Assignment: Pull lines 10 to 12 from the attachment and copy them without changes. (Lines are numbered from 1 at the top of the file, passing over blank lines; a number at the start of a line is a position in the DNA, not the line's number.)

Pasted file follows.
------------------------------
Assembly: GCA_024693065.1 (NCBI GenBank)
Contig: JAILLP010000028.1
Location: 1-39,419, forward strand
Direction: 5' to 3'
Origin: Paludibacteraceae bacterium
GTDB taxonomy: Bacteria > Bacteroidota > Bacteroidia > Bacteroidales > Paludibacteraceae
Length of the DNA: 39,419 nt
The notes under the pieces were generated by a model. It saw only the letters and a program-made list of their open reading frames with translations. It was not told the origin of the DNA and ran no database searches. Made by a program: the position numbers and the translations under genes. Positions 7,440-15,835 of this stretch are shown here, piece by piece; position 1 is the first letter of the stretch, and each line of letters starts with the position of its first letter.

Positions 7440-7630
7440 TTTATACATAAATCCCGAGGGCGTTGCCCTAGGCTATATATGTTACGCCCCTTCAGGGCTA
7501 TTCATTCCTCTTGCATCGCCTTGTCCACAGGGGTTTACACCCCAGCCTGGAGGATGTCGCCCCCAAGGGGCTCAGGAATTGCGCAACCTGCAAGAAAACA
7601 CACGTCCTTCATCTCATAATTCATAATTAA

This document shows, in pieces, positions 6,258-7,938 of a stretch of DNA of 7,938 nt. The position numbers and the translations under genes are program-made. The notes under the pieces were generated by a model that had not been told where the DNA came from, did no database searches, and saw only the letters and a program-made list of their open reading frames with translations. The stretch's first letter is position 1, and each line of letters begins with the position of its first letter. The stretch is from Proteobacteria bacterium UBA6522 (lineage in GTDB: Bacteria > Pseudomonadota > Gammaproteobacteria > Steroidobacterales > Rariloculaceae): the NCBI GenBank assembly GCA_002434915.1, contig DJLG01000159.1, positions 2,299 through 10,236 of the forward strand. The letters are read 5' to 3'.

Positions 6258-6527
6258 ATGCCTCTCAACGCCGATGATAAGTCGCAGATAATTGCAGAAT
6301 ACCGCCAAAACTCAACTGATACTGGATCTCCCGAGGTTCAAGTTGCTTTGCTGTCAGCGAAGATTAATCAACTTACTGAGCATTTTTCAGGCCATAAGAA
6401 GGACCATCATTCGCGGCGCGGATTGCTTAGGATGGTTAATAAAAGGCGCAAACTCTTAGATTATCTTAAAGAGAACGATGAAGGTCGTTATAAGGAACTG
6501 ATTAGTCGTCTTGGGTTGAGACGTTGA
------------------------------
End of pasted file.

7440 TTTATACATAAATCCCGAGGGCGTTGCCCTAGGCTATATATGTTACGCCCCTTCAGGGCTA
7501 TTCATTCCTCTTGCATCGCCTTGTCCACAGGGGTTTACACCCCAGCCTGGAGGATGTCGCCCCCAAGGGGCTCAGGAATTGCGCAACCTGCAAGAAAACA
7601 CACGTCCTTCATCTCATAATTCATAATTAA